Now, you could argue, “but this is someone’s own life, and it may be pretty degraded.” And, Christianity being fairly counter cultural, would say in response to that, “Whose life is it anyway?” We don’t own our lives from a biblical standpoint – we’re stewards of the life God gives us, to administer and live out. When you think about it, you don’t choose to be born, you don’t choose where you are born, you don’t choose in which family you’re born. Again, countercultural, somewhat controversial.

Beyond this biblical stance, with this topic there remains the concern of interpretive latitude, and how this mechanism enables something of a slippery slope in this and potentially other topics also involving human rights. In February 2020, when Bill C-7 was first tabled before Parliament, the Christian Legal Fellowship published a summary and analysis of the Bill. In it, the Fellowship highlighted, and I quote:

Medical Assistance in Death was initially presented as an exceptional mechanism to be employed only to hasten an already imminent death, in order to prevent suffering in the final stages of the dying process. However, in less than four years since its legalization in Canada, it is being expanded far beyond this limited role.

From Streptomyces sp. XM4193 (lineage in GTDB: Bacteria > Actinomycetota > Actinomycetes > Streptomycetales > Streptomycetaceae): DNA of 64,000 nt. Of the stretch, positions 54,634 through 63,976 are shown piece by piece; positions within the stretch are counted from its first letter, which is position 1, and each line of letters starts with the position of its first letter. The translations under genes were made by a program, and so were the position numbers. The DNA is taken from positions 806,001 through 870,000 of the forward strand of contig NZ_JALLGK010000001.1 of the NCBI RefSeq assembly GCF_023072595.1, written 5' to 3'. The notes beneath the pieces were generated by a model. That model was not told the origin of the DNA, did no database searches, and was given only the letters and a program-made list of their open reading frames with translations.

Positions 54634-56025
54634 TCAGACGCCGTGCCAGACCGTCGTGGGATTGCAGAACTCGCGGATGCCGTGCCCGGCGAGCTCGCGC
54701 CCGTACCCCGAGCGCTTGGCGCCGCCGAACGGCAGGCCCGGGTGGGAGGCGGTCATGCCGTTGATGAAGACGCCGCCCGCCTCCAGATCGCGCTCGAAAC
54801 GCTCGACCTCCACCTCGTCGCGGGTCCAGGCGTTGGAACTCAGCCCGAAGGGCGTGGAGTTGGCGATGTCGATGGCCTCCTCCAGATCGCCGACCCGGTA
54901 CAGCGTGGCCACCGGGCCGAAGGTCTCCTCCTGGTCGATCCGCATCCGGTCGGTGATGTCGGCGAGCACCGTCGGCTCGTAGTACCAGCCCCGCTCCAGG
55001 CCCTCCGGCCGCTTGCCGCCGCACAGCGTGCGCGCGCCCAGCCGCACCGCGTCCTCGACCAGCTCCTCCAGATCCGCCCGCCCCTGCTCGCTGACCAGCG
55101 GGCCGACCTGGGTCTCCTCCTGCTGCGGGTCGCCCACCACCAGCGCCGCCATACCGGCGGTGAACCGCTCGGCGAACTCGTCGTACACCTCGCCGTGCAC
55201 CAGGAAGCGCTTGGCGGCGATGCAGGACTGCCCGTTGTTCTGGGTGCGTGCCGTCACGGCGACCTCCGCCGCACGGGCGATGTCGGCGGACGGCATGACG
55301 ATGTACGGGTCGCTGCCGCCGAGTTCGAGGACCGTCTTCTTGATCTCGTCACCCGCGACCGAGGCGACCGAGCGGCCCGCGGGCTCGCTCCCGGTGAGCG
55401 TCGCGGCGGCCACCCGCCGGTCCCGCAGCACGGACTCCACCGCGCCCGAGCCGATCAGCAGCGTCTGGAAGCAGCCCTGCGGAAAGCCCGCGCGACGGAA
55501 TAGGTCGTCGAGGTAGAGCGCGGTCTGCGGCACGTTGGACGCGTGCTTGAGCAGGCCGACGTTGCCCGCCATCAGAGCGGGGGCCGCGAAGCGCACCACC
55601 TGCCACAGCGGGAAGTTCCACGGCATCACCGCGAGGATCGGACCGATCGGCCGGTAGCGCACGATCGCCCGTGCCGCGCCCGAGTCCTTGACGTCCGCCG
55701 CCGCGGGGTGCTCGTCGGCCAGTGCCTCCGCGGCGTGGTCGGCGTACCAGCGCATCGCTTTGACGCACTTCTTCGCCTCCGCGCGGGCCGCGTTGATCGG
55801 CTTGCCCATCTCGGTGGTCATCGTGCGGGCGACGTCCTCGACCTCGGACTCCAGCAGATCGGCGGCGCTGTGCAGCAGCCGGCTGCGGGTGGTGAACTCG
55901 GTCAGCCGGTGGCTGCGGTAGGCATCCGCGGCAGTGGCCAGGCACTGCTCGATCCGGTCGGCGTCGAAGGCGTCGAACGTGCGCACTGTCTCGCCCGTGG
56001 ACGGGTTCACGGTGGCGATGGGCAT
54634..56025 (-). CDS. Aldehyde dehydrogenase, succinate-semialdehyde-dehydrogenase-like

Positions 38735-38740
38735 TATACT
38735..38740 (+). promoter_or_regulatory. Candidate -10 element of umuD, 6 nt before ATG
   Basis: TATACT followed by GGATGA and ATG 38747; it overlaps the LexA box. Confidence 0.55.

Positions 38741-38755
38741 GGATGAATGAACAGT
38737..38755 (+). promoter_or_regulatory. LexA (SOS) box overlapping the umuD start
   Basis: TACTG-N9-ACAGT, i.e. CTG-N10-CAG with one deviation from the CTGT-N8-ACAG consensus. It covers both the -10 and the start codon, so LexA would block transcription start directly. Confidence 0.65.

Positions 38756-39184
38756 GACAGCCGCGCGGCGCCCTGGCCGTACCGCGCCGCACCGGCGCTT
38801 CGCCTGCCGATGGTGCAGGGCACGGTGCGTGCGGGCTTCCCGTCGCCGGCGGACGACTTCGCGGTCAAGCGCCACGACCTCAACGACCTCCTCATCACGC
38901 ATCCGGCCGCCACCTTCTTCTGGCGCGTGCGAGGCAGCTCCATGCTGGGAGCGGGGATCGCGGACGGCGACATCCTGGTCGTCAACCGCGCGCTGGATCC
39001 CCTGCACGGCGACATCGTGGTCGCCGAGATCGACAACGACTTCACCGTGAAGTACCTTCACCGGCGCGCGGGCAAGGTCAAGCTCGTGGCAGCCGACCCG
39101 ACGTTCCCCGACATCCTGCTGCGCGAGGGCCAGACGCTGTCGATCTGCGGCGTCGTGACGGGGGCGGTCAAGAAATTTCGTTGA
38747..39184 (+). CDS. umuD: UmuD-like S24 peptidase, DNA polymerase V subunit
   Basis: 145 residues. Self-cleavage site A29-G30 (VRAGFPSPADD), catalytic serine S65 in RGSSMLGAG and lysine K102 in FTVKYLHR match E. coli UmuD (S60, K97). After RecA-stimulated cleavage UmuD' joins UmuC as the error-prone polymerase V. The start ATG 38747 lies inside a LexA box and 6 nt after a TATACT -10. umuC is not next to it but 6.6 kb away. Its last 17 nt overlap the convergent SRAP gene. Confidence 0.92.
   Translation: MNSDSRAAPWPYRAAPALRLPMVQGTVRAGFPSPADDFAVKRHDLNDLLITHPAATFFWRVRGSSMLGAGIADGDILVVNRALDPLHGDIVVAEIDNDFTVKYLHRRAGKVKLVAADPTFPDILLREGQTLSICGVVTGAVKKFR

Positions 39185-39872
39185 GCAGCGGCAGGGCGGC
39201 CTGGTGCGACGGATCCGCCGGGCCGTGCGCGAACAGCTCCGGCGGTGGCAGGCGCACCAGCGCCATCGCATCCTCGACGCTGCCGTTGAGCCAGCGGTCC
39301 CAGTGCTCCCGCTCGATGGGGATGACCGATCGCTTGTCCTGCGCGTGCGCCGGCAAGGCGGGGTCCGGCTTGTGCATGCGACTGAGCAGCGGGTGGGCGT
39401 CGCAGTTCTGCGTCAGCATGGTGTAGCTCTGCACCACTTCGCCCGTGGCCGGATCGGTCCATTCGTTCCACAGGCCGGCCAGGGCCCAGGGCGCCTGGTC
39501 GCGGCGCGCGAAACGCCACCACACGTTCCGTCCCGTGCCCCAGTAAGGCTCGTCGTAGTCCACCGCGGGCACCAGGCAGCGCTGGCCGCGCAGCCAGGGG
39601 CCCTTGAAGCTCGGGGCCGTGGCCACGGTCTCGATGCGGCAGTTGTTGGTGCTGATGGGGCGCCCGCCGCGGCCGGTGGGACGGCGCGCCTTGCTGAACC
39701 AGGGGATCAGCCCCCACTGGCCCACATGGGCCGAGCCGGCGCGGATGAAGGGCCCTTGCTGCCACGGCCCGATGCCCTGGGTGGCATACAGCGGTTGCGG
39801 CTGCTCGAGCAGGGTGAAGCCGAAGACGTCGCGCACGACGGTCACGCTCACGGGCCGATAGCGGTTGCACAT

It’s easy to dismiss biblical concerns in the edge cases of severely affected and degraded lives, like those of whom push for these judicial reviews. But the lives of other disabled Canadians are no less important. And vigorous debate on the specific protections that Bill C-7 will ultimately turn into law is important, to prevent that death by suicide is offered as a more accessible option than the support to live a dignified life.

No matter where you stand on this issue, I hope you find the mechanisms by which these rights are challenged and evolved interesting. I think it’s important to spend some time understanding them. Maybe the current debates aren’t particularly important to you personally, but I would argue that this is the right moment to spend time and bandwidth observing how this unfolds. I suspect these cases will become more common and more prominent, particularly as they accelerate in other jurisdictions as well, exerting some influence in our political and judicial climate. Despite the complexities and heartache, I look forward to continuing to understand the nuances behind some of the most challenging conversations in our big and small public squares. And I look forward to sharing my thoughts with you, and hearing yours as well.

Published: March 1, 2021